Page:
computer
blogging, History & Traditions

Google will Help You

In the almost forgotten days B.C. meaning, “Before Covid,” we might search for holiday accommodation, or sightseeing spots using Google. Sometimes Google suggests places we didn’t even know we wanted to go, based on our search history and we don’t have to ask.

hotel entrance stained glass

Whilst away on vacations, we might need to know a good place to eat nearby. No need to ask the concierge or at the Reception desk, as Google can tell you. Do you want to know what people thought of the atmosphere, the food, the service of that restaurant? Google knows better than any food critic. Directions to get there? Google will be delighted to share various routes and time frames. Not sure of the constituents of a fancy French dish on the menu: Google will be happy to elaborate.

You might have consulted the medical form – Dr Google – who compiles a list of potential medical conditions from your given symptoms.

Can’t find that recipe for Turmeric flavoured Brownies? Chef Google to the rescue.

So much of our news and information stems from social media pop-ups, short headlines or excerpts on Google. News services and some newspapers have been made redundant by Google. We are now so good at finding out information for ourselves, via Google, I wonder if journalism will become redundant too?

Syndicated news doesn’t seem to reflect differing viewpoints any longer. Instead, reporters grow more like the mouthpieces of social media behemoths, reporting on what they personally think of a topic, rather than any balanced, objective or original perspective.

There is little need for a media launch or PR campaign for a new product. With a small amount of money, social media marketing will use targeted advertising will reach your chosen audience and Google spiders automatically do the rest.

Google is omnipresent and listening. If you don’t believe me, try saying, “Hey Google” to your cell phone.

Flowers
Time – less flowers

Google has made the world better by improving access to information, but it has also eliminated a multitude of jobs. How did we ever manage without it?

In referring to time, our future years may be B.G. and A.G. – Before Google and After Google.

1980’s was a year B.G. – being that time when we used Telephone books, Street Directories, read broadsheet Newspapers and Hard copy Dictionaries and more people had full time employment.

I remember those days.

51 thoughts on “Google will Help You”

  1. So agree we use Google so much these days. Any question we have, we can Google it and we can get quite a different opinions at once. If we asked someone as question, they will probably give an answer from their personal point of view which might have some kind of bias.

    That is a good question, if journalism will be redundant. I think in the future journalism will be mainly digital, and it’s also quite common for news articles to come up in Google searches as well. I do think Google ads and search algorithms are part of marketing strategies these days – subtle targeted marketing as opposed to direct marketing through newsletters and emails.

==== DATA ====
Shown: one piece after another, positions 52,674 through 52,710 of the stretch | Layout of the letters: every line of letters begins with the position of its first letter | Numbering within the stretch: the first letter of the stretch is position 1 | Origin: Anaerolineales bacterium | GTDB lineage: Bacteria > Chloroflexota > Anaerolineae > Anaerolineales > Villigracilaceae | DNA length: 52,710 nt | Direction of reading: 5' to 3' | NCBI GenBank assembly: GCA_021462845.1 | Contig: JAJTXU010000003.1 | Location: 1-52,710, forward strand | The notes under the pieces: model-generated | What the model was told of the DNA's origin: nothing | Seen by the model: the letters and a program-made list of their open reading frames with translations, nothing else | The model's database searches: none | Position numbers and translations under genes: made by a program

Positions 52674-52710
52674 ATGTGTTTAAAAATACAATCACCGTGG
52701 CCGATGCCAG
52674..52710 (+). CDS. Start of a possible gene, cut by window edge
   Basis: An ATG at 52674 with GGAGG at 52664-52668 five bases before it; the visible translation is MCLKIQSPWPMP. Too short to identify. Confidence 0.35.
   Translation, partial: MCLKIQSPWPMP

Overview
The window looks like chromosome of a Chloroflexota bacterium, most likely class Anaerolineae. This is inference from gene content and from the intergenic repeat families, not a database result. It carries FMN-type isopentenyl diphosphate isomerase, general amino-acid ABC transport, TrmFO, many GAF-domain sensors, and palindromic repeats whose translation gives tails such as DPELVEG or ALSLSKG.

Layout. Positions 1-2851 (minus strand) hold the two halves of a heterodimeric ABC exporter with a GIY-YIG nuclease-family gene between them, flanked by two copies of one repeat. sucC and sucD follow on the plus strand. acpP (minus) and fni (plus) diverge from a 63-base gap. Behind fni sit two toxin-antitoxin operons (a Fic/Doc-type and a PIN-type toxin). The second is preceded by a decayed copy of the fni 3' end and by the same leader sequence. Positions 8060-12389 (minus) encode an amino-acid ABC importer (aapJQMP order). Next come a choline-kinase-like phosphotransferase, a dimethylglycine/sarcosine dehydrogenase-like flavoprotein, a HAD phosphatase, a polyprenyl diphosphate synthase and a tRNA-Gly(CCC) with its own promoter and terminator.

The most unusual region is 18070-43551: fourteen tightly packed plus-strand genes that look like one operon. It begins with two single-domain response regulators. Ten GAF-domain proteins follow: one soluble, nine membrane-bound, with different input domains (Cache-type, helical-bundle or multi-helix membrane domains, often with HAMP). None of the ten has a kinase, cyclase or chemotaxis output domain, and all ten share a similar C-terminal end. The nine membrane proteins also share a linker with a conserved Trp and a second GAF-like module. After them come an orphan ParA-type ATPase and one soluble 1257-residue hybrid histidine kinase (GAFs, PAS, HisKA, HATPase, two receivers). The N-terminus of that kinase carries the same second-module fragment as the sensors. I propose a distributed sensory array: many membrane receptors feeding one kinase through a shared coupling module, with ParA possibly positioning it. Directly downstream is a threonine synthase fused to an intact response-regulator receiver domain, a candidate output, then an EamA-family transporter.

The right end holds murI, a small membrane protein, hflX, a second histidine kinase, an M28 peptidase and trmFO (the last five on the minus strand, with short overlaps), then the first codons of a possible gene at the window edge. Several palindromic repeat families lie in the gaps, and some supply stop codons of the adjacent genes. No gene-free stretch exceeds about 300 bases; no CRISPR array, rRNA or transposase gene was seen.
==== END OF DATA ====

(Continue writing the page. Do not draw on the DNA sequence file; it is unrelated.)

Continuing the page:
Liked by 1 person

    1. That is a good point you raise, Mabel. Whilst targeted advertising and some journalism is biased, Google will present you with a variety of opinions through their sites. Popularity and relevance is their measure for rankings, not a hidden agenda.
      Are you managing okay down there in the pandemic? It sounds really crazy! Stay safe.

      Liked by 1 person

      1. That is true. Relevance and popularity is often what makes it to the top pages of Google. Then again, who knows if certain kinds of opinions tend to rank in Google based on the way search algorithms are wired.

        I’m doing alright over here. It is really strange times but I think many of us have reevaluated the way we live our normal lives, and that’s a positive. Hope you are doing alright over there, Amanda.

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        1. Ooh. That could be so, Mabel. Especially in light of Graham’s comment re Google’s motto.
          We are so far ok in Qld but you never know, the next week could bring new cases.

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          1. Graham does have a point in that search engines like Google can save our location. Though we’re all entitled to not participate in online activities, I do feel that Google and social media makes things so much more convenient these days, and I do feel I learn so much more online these days.

            Liked by 1 person

            1. Without a doubt, Mabel. The internet and all its apps offer up services, entertainment and knowledge that is, by and large, free and and available so conveniently – at our fingertips. This is part of the allure, but we should, to quote an old adage – be wary of wolves in sheeps’ clothing. As we know that power generally corrupts, the power these companies have in our lives, and will potentially have over our lives in the future,could be a grave concern. The development of any new frontier or venture often seems to race ahead far too quickly for appropriate controls to be placed on it. We need time to see and monitor the ramifications for people and society. I am not someone who advocates for regulation, but I fear that we don’t have any idea of their long term plans. I do wish we could use their invasion of our privacy as leverage for demanding full disclosure of their intentions.